June Is Alzheimer’s & Brain Awareness Month
Last week, the Centers for Disease Control and Prevention (CDC) announced that with the aging of the baby boomers, the death rate from Alzheimer’s disease has increased by 55 percent, and many more families will be caring for loved ones with dementia.
But people can reduce their risk of Alzheimer’s disease, say experts from the Alzheimer’s Association. With this in mind, they’ve offered ten great tips that may reduce the risk of cognitive decline:
- Break a sweat. Engage in regular cardiovascular exercise that elevates your heart rate and increases blood flow to the brain and body. Several studies have found an association between physical activity and reduced risk of cognitive decline.
- Hit the books. Formal education at any stage of life will help reduce your risk of cognitive decline and dementia. For example, take a class at a local college, community center or online.
- Butt out. Evidence shows that smoking increases risk of cognitive decline. Quitting smoking can reduce that risk to levels comparable to those who have not smoked.
- Follow your heart. Evidence shows that risk factors for cardiovascular disease and stroke—obesity, high blood pressure and diabetes—negatively impact your cognitive health. Take care of your heart, and your brain just might follow.
- Heads up! Brain injury can raise your risk of cognitive decline and dementia. Wear a seat belt, use a helmet when playing contact sports or riding a bike, and take steps to prevent falls.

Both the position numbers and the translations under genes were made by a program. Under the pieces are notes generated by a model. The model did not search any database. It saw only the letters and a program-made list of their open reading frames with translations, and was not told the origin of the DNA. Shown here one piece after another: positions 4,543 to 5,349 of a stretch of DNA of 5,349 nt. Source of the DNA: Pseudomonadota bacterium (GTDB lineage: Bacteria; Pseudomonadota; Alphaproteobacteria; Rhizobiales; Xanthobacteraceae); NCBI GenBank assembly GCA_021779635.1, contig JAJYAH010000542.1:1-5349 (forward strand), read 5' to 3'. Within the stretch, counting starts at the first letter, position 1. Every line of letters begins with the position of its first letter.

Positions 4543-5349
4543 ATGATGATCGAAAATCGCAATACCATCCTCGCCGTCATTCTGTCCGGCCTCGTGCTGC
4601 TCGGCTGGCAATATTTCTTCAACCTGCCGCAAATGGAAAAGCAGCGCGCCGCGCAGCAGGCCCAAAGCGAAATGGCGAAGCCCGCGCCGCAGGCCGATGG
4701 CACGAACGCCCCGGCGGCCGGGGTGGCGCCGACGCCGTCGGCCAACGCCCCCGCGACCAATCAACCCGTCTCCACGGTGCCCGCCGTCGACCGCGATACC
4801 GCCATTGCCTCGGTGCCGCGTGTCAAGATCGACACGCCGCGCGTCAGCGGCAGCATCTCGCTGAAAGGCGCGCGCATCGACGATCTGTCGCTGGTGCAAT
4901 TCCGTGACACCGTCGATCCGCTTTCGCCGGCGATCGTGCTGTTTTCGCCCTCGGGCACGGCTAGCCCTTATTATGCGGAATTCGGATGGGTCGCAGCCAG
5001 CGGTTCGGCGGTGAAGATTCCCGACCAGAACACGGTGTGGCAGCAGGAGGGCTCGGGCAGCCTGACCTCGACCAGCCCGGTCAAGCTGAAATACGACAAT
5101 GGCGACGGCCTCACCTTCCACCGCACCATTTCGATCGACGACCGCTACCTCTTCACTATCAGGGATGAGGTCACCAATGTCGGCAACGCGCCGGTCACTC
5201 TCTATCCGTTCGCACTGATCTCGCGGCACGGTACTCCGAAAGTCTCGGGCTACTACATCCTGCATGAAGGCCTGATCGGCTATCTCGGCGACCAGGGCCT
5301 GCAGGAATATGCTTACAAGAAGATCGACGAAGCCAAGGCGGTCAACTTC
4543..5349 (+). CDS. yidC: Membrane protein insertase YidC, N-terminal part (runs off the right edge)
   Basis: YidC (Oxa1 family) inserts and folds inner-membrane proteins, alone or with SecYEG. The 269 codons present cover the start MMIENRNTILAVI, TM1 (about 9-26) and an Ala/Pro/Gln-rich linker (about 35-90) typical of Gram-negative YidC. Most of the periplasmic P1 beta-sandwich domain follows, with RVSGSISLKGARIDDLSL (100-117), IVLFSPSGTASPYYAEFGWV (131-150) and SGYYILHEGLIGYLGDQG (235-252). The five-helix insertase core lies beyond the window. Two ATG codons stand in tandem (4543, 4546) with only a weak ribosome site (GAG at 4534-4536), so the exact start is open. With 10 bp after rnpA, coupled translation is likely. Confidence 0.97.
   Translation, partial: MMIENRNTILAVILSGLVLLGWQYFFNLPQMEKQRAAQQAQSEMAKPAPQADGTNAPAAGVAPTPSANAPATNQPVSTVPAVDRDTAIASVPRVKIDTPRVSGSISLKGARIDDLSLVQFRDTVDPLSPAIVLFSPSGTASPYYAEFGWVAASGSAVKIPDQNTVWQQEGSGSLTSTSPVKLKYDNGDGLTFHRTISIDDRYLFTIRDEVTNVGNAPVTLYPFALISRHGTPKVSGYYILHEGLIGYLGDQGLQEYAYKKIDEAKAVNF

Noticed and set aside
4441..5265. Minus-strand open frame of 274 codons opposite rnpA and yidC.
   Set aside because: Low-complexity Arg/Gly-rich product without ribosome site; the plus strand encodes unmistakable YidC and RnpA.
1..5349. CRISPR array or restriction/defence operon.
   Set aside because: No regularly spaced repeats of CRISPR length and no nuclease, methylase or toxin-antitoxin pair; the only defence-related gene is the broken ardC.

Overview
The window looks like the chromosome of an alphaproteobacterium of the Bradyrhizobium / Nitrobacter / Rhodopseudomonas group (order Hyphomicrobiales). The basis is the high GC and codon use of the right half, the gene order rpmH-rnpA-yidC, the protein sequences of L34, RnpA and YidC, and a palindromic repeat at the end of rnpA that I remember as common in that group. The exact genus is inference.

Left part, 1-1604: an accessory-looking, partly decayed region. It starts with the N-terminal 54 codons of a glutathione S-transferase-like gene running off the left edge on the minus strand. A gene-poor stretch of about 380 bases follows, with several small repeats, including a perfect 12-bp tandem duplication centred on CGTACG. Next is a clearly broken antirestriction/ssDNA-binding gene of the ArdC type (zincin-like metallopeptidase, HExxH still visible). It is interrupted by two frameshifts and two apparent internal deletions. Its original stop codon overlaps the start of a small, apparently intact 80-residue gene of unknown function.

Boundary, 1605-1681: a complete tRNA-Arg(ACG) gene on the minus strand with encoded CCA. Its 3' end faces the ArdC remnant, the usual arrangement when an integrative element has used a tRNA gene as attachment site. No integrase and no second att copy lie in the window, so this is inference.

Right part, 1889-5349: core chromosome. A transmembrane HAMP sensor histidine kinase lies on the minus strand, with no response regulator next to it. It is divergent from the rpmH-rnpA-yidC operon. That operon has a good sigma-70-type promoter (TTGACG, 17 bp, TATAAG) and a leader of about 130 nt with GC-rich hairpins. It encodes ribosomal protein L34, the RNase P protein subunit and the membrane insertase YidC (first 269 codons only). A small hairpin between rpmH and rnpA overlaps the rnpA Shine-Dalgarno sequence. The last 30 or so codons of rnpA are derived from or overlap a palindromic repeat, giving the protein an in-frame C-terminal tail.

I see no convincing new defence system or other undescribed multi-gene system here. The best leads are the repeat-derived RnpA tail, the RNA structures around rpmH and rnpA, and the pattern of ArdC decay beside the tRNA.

- Fuel up right. Eat a healthy and balanced diet that is lower in fat and higher in vegetables and fruit to help reduce the risk of cognitive decline. Although research on diet and cognitive function is limited, certain diets, including the Mediterranean and Mediterranean-DASH (Dietary Approaches to Stop Hypertension), may contribute to risk reduction.
- Catch some zzz’s. Not getting enough sleep due to conditions like insomnia or sleep apnea may result in problems with memory and thinking.
- Take care of your mental health. Some studies link a history of depression with increased risk of cognitive decline, so seek medical treatment if you have symptoms of depression, anxiety or other mental health concerns. Also, try to manage stress.
- Buddy up. Staying socially engaged may support brain health. Pursue social activities that are meaningful to you. Find ways to be part of your local community. If you love animals, consider volunteering at a local shelter. If you enjoy singing, join a local choir or help at an afterschool program. Or, just share activities with friends and family.
- Stump yourself. Challenge and activate your mind. Build a piece of furniture. Complete a jigsaw puzzle. Do something artistic. Play games, such as bridge, that make you think strategically. Challenging your mind may have short and long-term benefits for your brain.
The Alzheimer’s Association is asking the community to come together and help fight Alzheimer’s disease during Alzheimer’s & Brain Awareness Month. Learn more here!
The information in this article is not meant to replace the advice of your healthcare provider. Talk to your doctor about a brain-healthy lifestyle that’s right for you.
Source: The Alzheimer’s Association, adapted by IlluminAge
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